Dairy Business Milk Marketing Cooperative is a consistent voice for policies that will help advance dairy farming throughout the U.S. We monitor economic, regulatory and legislative developments at the state and federal levels that could affect our farmers. We partner with other national and regional dairy advocacy groups so we can pool our influence for positive changes. Here are some of the issues on which we work:
Dairy farms face a shortage of workers. There are multiple reasons, including a shrinking rural workforce and difficulty recruiting native-born employees. Our farms have come to rely more on immigrant labor. For the good of our farmers, there needs to be a way for them to protect their existing workforce while also having opportunities to hire new foreign workers who are legally authorized to work. The current agriculture visa only permits seasonal employment, which works for those who need help during harvest, but not dairy farmers who need assistance year-round. Several proposals would help, such as the expansion of the current ag visa criteria, the creation of a new long-term ag visa or the delegation of some visa powers to states so they can target industries most in need of workers. DBMMC will be supportive of any of these improvements.
Dairy farmers, like other Wisconsinites, value clean and safe ground and surface water. We rely on a quality supply of groundwater for our farms and our families. We appreciate our streams, rivers and lakes for their beauty, economic importance, and the recreational opportunities they provide. Our team helps farmers provide their input on policies that affects their farms. DBA also promotes how modern farming practices and technology have evolved and will continue to evolve to address water quality concerns. DBA is continuously monitoring proposed and potential regulations from the state and federal that are meant to address water quality concerns. We will work to ensure any new rules are manageable, practical, and will be effective. We know farmers are willing to do their part to address real concerns, but they cannot shoulder the entire effort alone.
Better Access to Global Markets
It is no coincidence that record milk prices coincided with strong dairy exports. A contraction in exports was followed by a very steep decline in prices. One of the best things the dairy community could do to ensure higher and more stable pricing is to continue to grow our place in the global market. Despite a growing amount of anti-trade rhetoric, freer and fairer trade is in our best interest. DBMMC supports the passage of the Trans Pacific Partnership and other agreements that would give our farmers and dairy processors better access to foreign markets. DBMMC has also played a role in fighting against non-tariff trade barriers proposed by the Canadian government that would further disrupt and depress the milk price in the U.S.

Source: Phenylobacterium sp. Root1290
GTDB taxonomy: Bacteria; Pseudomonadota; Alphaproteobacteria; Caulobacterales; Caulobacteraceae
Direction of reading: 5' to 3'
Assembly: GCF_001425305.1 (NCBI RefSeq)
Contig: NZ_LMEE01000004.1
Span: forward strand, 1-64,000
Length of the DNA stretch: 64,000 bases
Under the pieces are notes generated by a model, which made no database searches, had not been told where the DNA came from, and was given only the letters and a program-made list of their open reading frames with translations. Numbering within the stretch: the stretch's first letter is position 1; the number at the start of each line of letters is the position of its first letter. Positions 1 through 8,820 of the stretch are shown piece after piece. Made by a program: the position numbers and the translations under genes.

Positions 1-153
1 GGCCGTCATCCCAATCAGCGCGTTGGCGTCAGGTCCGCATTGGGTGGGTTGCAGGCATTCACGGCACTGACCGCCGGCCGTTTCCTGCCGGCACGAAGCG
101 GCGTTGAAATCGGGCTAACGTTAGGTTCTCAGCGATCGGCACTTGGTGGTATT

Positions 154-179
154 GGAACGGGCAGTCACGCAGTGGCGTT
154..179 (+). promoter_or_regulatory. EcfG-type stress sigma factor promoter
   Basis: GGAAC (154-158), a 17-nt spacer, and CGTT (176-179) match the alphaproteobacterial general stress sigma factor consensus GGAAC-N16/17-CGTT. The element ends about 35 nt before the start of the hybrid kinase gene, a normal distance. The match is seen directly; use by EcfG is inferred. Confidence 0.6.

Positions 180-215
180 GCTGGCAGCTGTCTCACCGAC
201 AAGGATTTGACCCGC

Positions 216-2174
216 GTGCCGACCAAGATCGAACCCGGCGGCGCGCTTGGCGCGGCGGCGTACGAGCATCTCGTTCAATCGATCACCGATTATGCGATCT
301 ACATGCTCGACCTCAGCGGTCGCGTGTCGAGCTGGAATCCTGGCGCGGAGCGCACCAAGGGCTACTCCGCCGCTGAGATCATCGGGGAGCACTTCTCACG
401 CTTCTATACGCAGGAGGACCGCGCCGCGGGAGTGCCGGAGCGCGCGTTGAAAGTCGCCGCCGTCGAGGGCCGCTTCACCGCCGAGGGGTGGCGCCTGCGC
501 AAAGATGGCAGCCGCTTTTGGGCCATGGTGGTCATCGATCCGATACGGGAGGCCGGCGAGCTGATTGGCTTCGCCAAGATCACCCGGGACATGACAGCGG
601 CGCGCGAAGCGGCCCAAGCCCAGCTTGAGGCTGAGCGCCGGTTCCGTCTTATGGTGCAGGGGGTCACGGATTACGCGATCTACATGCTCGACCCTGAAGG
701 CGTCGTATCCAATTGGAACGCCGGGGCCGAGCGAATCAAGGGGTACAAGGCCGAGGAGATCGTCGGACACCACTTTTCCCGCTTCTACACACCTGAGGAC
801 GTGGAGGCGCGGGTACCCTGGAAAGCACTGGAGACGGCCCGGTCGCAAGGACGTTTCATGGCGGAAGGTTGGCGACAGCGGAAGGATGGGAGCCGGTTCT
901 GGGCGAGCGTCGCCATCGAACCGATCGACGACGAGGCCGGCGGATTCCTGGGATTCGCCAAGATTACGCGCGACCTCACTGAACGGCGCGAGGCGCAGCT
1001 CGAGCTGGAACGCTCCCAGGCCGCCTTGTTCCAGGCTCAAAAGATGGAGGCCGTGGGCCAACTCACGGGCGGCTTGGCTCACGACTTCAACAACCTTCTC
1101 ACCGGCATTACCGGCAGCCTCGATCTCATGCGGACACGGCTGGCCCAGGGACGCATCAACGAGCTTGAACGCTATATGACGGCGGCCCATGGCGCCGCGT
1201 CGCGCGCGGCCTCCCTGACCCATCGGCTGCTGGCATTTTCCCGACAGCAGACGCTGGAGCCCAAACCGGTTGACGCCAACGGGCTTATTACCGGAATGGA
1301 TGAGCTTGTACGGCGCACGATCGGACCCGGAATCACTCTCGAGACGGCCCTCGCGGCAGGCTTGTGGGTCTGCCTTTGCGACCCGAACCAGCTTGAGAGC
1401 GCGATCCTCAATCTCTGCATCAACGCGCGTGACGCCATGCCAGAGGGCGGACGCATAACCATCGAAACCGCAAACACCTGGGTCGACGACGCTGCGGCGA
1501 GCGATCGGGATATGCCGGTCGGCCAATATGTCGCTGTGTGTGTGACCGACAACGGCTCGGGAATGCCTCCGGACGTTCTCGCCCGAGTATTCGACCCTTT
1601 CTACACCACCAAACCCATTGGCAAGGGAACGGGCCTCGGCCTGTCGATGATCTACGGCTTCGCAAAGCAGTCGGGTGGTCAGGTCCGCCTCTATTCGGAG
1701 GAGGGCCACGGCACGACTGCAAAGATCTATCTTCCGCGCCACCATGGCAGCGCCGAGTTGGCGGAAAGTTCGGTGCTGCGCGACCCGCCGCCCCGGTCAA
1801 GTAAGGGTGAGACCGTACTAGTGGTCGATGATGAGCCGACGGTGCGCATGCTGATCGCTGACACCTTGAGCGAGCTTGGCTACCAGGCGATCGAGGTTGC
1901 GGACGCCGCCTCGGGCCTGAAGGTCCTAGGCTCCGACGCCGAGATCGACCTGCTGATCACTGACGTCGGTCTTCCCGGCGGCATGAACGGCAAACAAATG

Regulatory Overreach by the EPA
Since its creation in 1970, the U.S. Environmental Protection Agency has helped to improve the environment we share in a number of notable ways. Unfortunately, it also has created ever more burdensome regulations. The new Waters of the United States (WOTUS) rule and Clean Power Plan are two examples of sweeping regulatory proposals made during the Obama Administration. Both are being challenged in the courts, but their possible implementation would have a significant impact on our farmers. DBMMC will continue to fight for reasonable regulations that consider the increased cost or burden they could place on businesses like our farms.
Well-maintained infrastructure is crucially important to the dairy community. Dairy farmers depend on a good road network to ship their milk to processors and for the processors to get the food out on grocers’ selves. Farmers are also dependent on these roads to move equipment needed to plant, grow and harvest the crops used to feed their animals. The rural roads where many of the dairy farms are located are deteriorating and cannot handle modern farm equipment’s size. These roads often either need significant repair or to be totally replaced. Our interstate highways also need a significant investment to modernize that system. Farmers need a sustainable way to pay for state and federally funded infrastructure projects.
Mislabeling of Non-Dairy Products
Our store shelves are already full of so-called almond and soy “milk.” The number of products made from plants that attempt to mimic true dairy foods is expected to grow dramatically over the next decade. There may be room for everyone in the marketplace, but it is wrong for customers to be misled. First of all, the dairy community and our various check-off programs should ensure that the public understands how these new items are nutritionally inferior to real dairy foods. Some of these non-dairy imitations are carefully labeled to address any confusion, but many are not. Indeed, some are already in violation of existing labeling laws. DBMMC will pressure federal agencies to enforce the laws so customers are protected and dairy foods are not unfairly disadvantaged.